Many of Bowler's correspondents expressed appreciation for their training in Hanover. Tino Lando wrote in November 1942 that he felt "very lucky to have such a well-rounded service, to work with such a swell group of men."

"You will be more interested in hearing of how the cases came along. We seldom lost any of the compound fractures—using entirely the debridement, vaseline gauze pack, powder sulfanilamide, plaster method. We lost about half the amputations and abdominal cases [but] almost no chest cases (the really bad ones died before they got to us and all we ever did was aspirate blood and debride the surface wound) and almost no head cases. The trouble with the amputations and abdomens was that we never got our cases under 12 hours, and some were 48 hours old; also that we had no way to combat shock—no blood or plasma. We just didn't have it—there wasn't time and there were no donors or refrigerators, and the temperature was usually close to 120*. Our head cases were all shell and bullet wounds, and all we did was debride scalp and bone—in effect a decompression—and drain; we seldom got the foreign body."

Many of Bowler's correspondents expressed appreciation for their training in Hanover. Tino Lando wrote in November 1942 that he felt "very lucky to have such a well-rounded service, to work with such a swell group of men. . . . I had a grand two years there. . . . I can say that the deepest and fondest friendships I possess are found in Hanover and the Hitchcock." Franklin "Bud" Lynch, DMS '41, struck a similar note from "somewhere in England" in April 1944: "I want to express my appreciation for the opportunity I had to intern at MHMH. I am very sorry I could not stay longer."

Bowler must have been gratified by such remarks. He must also have been pleased by how frequently his correspondents prefaced observations about their own wartime service by saying they knew how hard he and others still in Hanover were working. The chief basis for such knowledge was the "Hitchcock Highlights" newsletter, sent out to all former interns and residents. The first issue, in June 1943, began: "Herewith, the 'Hitchcock Highlights' makes its modest bow before a surprised and pleased (we hope) audience." Readers also got an idea what life back in Hanover was like when - with an affectionate personification of the Hospital - they were informed that "Mary has been having a very active time of it and has been bulging at all her seams like an overstuffed dowager, the problem being to squeeze into our 164 beds the 200 or so patients who are clamoring for admission most of the time."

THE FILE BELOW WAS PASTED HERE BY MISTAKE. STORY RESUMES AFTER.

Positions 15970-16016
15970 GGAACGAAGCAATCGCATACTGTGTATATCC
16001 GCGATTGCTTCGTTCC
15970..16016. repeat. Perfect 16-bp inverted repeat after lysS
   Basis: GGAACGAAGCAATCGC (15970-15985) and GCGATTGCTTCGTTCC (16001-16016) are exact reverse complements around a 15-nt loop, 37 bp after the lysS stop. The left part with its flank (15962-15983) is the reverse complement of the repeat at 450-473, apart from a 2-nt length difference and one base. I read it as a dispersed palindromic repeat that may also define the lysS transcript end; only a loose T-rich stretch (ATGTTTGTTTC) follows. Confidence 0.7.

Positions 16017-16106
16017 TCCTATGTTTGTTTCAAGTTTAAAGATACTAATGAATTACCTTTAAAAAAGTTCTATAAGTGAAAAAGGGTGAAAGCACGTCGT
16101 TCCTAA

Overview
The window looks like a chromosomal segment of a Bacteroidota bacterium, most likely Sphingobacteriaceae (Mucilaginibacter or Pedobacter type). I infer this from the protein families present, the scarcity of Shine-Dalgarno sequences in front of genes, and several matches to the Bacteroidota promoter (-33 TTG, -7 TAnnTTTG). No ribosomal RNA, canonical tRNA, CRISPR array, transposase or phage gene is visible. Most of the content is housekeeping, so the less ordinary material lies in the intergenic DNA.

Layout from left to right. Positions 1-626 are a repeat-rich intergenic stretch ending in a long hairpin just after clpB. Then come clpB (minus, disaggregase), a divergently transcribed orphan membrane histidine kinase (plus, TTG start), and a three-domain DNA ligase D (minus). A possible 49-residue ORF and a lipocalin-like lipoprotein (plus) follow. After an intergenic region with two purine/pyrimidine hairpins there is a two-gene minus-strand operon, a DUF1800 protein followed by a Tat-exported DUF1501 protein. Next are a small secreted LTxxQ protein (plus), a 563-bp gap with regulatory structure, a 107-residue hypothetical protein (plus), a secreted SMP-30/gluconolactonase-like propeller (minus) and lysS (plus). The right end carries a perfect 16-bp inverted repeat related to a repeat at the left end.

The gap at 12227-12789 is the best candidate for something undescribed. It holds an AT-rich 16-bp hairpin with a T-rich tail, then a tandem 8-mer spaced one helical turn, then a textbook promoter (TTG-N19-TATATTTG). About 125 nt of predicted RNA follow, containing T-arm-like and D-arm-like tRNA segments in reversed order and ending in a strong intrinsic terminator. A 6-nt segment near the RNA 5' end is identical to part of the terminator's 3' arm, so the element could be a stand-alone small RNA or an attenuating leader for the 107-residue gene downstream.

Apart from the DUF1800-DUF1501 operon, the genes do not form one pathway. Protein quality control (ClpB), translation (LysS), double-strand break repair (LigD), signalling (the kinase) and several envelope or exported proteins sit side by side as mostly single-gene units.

Those in the service loved the news from home. Dwight Parkinson enthused from Oregon: "'Hitchcock Highlights' is extremely interesting to me out here, as I imagine it is to all the others who are scattered around at various out-of-the-way locations." Housestaff alumnus Madison "Joe" Brown wrote in June 1944, "I have enjoyed the 'Hitchcock Highlights' very much and want to thank you folks for keeping me on the mailing list!" Another former resident, Renwick Caldwell, reported in February of that year that the "latest issue of the 'Highlights' arrived last Saturday, and I sat down after supper and read it from start to finish." And from England, DMS grad Walter Chase pleaded in May 1944, "Do not forget me when the next issue of 'Highlights' is printed."

Given the intensity of the work at Hitchcock, and the long hours that the stretched-thin staff had to work, Bowler's efforts to stay in touch were quite amazing. In January 1944, John Feltner poignantly summed up, as well as anyone could have, the impact Bowler had on the spirits of those in the service: "Your welcome Christmas card was very appreciated. To be frank, I do receive a definite boost of morale and an incentive to do my best professionally from contacts with and attention of men whom I have admired for their professional standards . . .

"January in Africa," he went on, "[has] many clear days - comfortable when the sun is out. Still, I've a great nostalgia for snow and ice and would like to glide around Occom Pond on skates or see Hanover chimneys smoking peacefully in the winter air from the high slopes of Balch Hill. Thank you again for your Christmas note - and please give my sincerest regards to all those who are carrying on the heavier home front burdens."

Medical historian Constance Putnam's work has appeared in Dartmouth Medicine many times. In fact, she made another contribution to this issue—a feature about the history of the Hitchcock Clinic (see page 28). She also wrote in the Summer 2002 issue about the medicolegal activities of DMS's founder, Nathan Smith. She holds a Ph.D. from Tufts University and is the coauthor (with Dr. Oliver Hayward, DMS '32) of Improve, Perfect, and Perpetuate: Dr. Nathan Smith and Early American Medical Education. She is greatly indebted to Dr. Bowler's daughters —Patsy Bowler Leggat and Janet Bowler Fitzgibbons—for the generous loan of two boxes filled with their father's papers, including the letters that are quoted in this article. Some of the punctuation and capitalization in the passages excerpted here from those letters have been modified for ease of comprehension.